Bill McKellar in conversation with Kate McMahon
I thought that for this ‘Do you Know the Difference’, I would write about something I didn’t understand – but do read on. I was able to get expert help, from Kate McMahon, Senior Research Officer, Parks Vic., Anglesea Office. Here is my record of our conversation:
Bill: What is the Anglesea Heath? How come an open woodland gets the title of heath? A heath surely must be nearly treeless. The Macquarie Dictionary definition of a Heath is “a tract of open, uncultivated land covered by low, usually small-leaved shrubs.”
Kate: The Alcoa leasehold of 7000 hectares needed a name, and a group, with members from Alcoa, Parks, DSE and Angair, chose to call it the Anglesea Heath.
In fact the area has at least eight different Ecological Vegetation Classes or EVCs.
Bill: OK Kate, what is an EVC? Is it a way of confusing elderly people who are used to descriptive titles, like open woodland, tall forest etc.?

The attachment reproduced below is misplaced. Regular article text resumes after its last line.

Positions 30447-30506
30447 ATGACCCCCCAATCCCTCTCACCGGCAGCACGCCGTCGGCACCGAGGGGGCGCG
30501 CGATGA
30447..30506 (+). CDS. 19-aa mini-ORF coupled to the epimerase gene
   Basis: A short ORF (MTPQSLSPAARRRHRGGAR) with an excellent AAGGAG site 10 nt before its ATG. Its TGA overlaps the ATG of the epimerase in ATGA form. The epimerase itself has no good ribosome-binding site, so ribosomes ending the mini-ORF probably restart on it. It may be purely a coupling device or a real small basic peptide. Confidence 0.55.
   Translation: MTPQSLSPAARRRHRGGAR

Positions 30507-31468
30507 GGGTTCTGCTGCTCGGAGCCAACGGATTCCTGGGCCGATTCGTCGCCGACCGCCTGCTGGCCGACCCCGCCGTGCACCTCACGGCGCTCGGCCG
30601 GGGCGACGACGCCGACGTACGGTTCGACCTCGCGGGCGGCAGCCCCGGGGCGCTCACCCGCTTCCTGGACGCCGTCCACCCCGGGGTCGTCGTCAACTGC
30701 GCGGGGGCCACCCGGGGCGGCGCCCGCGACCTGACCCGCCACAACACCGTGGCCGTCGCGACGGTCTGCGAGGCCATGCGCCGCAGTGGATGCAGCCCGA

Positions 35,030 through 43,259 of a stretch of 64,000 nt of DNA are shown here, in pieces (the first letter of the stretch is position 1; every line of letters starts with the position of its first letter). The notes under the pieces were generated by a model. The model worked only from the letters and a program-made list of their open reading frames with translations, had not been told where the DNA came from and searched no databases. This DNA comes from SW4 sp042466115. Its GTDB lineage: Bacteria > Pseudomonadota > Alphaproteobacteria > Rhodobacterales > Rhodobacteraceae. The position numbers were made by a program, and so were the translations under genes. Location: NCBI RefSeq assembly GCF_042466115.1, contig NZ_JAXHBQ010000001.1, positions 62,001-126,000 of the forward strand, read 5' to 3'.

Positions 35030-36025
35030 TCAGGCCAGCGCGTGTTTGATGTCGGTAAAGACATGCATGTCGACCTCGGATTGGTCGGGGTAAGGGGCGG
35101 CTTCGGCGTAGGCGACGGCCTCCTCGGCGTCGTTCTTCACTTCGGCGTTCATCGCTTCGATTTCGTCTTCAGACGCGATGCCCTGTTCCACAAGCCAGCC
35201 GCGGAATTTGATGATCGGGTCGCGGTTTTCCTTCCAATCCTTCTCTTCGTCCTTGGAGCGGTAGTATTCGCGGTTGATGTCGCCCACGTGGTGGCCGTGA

Kate: DSE, in its work of managing the complex ecological system, needs a method of describing and monitoring the native vegetation, state wide. It uses Ecological Vegetation Classes datasets. Each EVC has a descriptive definition, for instance, damp sands, tall mixed forest, etc. There are at least fifty EVCs described within this State.
They have value in that:
1. They can be nominated by aerial and satellite photographs. These photos are confirmed by so-called ground ‘truthing’ assessments, such as walking through the bush.
2. They can give indications of changing ecology, and thus the health of the bush.
3. They have been used to predict the ecological status prior to European occupation.
4. They can give an annual estimate of wild fire prospects in a region.
Bill: Kate, back to the Anglesea Heath, where is it?
Kate: Please see the map. (below) This shows that the heath is north-west of Anglesea, and includes the Alcoa mine site.
It is bounded by Forest Road to the east and Tanners Road to the north; the western boundary is a line between the end of Tanners and